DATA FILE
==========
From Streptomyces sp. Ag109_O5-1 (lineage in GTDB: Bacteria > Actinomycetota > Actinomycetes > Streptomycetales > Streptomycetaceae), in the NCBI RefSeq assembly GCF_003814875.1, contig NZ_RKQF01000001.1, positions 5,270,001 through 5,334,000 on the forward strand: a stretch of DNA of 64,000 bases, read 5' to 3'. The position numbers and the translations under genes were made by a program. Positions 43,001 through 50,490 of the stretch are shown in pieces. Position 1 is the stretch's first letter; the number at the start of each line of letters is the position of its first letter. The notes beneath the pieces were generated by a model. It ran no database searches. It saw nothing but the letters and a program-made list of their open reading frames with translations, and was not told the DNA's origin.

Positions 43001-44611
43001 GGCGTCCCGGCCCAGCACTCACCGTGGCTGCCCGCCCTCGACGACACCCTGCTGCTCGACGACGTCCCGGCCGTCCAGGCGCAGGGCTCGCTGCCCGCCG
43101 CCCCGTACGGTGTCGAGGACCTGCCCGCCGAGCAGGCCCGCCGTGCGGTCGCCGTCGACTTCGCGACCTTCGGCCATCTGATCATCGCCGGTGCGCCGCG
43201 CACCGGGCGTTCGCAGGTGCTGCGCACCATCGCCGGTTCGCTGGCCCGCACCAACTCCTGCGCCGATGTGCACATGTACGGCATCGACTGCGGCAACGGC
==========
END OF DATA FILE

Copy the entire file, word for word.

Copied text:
From Streptomyces sp. Ag109_O5-1 (lineage in GTDB: Bacteria > Actinomycetota > Actinomycetes > Streptomycetales > Streptomycetaceae), in the NCBI RefSeq assembly GCF_003814875.1, contig NZ_RKQF01000001.1, positions 5,270,001 through 5,334,000 on the forward strand: a stretch of DNA of 64,000 bases, read 5' to 3'. The position numbers and the translations under genes were made by a program. Positions 43,001 through 50,490 of the stretch are shown in pieces. Position 1 is the stretch's first letter; the number at the start of each line of letters is the position of its first letter. The notes beneath the pieces were generated by a model. It ran no database searches. It saw nothing but the letters and a program-made list of their open reading frames with translations, and was not told the DNA's origin.

Positions 43001-44611
43001 GGCGTCCCGGCCCAGCACTCACCGTGGCTGCCCGCCCTCGACGACACCCTGCTGCTCGACGACGTCCCGGCCGTCCAGGCGCAGGGCTCGCTGCCCGCCG
43101 CCCCGTACGGTGTCGAGGACCTGCCCGCCGAGCAGGCCCGCCGTGCGGTCGCCGTCGACTTCGCGACCTTCGGCCATCTGATCATCGCCGGTGCGCCGCG
43201 CACCGGGCGTTCGCAGGTGCTGCGCACCATCGCCGGTTCGCTGGCCCGCACCAACTCCTGCGCCGATGTGCACATGTACGGCATCGACTGCGGCAACGGC